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Public Health Careers in Virginia: What will you do with your degree?

Public health professionals carry out a variety of duties, among them, disease surveillance, biostatistical analysis, policy recommendations, public awareness campaigns, and administration of health-related programs and grants. Many Virginia employers seek professionals with both degrees and experience. Internships and fellowships can be helpful for early career professionals. Master’s level education is often preferred over bachelor’s level education.

Select a Virginia Public Health Topic:

Virginia Public Health Infrastructure

The Virginia Department of Health has primary responsibility for public health in the Commonwealth of Virginia. Among the many offices are the following:

  • Drinking Water
  • Emergency Preparedness
  • Environmental Health Services
  • Epidemiology
  • Health Equity
  • Family Health Services

Even within offices, activities can be quite diverse. The Office of Family Health Services includes the Division of Community Nutrition, Division of Policy and Evaluation, and Division of Prevention and Health Promotion (among others). Epidemiology includes Disease Prevention, Environmental Epidemiology, Immunization, Surveillance & Investigation, Tuberculosis and Newcomer Health, and Pharmacy Services.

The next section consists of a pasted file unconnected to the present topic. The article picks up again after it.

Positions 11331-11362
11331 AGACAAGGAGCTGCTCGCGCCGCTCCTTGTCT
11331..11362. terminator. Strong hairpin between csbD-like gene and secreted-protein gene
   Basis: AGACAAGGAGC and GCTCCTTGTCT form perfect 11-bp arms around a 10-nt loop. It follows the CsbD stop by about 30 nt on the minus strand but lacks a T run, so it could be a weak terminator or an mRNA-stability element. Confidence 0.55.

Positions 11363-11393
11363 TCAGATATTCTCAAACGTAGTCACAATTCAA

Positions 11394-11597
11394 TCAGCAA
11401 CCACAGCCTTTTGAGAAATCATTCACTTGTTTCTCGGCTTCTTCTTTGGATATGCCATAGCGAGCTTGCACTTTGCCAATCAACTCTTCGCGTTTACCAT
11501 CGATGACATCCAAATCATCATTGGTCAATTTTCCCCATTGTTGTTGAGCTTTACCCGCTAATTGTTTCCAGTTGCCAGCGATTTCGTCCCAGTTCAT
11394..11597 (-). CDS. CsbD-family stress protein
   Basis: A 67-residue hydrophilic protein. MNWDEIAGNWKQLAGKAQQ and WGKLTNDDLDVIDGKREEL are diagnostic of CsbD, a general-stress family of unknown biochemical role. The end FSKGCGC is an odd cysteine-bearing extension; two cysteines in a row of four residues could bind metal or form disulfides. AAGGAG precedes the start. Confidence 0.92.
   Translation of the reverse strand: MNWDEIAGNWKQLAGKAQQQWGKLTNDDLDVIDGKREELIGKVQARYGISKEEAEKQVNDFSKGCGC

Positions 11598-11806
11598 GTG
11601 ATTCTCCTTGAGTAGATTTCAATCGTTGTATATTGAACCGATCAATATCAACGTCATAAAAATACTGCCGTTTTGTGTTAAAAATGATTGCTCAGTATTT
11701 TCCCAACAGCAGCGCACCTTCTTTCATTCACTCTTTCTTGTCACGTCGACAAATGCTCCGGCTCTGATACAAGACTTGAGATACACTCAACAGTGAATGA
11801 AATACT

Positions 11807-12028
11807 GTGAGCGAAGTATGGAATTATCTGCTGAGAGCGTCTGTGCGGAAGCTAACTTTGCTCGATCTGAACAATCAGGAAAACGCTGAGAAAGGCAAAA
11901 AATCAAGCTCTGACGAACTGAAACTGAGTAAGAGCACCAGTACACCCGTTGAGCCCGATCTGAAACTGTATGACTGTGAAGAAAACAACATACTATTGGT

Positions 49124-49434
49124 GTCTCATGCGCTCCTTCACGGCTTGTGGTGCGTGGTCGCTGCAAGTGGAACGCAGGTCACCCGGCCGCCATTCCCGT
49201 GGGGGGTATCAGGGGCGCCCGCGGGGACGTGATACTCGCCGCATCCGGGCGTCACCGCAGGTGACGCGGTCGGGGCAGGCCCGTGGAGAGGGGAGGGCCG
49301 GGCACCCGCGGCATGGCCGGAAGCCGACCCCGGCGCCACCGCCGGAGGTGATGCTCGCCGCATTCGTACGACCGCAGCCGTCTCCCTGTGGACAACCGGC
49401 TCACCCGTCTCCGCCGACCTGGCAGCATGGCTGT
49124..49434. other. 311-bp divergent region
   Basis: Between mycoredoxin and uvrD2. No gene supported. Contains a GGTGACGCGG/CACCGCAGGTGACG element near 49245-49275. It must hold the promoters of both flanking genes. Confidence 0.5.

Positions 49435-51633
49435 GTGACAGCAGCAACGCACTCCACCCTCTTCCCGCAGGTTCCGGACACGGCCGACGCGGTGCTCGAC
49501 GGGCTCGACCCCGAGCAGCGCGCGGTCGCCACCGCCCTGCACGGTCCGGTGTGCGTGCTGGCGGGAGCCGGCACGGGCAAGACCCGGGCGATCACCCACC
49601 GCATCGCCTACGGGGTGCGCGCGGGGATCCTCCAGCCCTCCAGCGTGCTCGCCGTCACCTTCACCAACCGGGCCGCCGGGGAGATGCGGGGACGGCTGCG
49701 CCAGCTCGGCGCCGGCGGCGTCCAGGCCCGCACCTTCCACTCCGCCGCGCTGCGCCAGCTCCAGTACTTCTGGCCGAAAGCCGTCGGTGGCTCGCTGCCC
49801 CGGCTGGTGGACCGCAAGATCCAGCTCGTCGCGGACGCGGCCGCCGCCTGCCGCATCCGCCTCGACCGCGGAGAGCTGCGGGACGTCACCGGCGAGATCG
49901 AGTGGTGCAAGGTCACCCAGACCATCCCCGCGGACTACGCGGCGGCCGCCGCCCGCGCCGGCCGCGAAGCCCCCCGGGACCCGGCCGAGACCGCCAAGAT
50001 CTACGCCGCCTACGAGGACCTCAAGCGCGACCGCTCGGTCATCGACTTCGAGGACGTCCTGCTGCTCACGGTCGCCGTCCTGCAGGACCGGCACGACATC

Data and Social Epidemiology is part of the Office of Health Equity, along with Rural Health, Minority Health, and Primary Care. The Office of Health Equity notes that one of its duties is to maintain geocoded databases that help identify health inequities (http://www.vdh.virginia.gov/health-equity/spatial-analysis-and-high-priority-target-areas). Among the current priority areas is poor birth outcomes in Northern Virginia.

Population health involves extensive data analysis and long-term planning. Virginia's Plan for Well-Being 2016 to 2020 is the current health improvement plan. There are four aims:

  • Healthy connected communities
  • Strong beginnings
  • Preventative actions
  • Health care systems

‘Healthy Connected Communities’ considers the educational and economic environments that foster health. ‘Strong starts’ considers education as well as traditional measures of health; one objective is to decrease deaths among black infants.

Local Health Districts and Initiatives

Virginia boasts 35 local health districts (http://www.vdh.virginia.gov/local-health-districts). Four of Virginia's local health districts or departments hold accreditation through the Public Health Accreditation Board: the Fairfax County Health Department, Loudoun Health District, Prince William Health District, and Thomas Jefferson Health District. Accreditation requires a Community Health Assessment and Community Health Improvement Plan.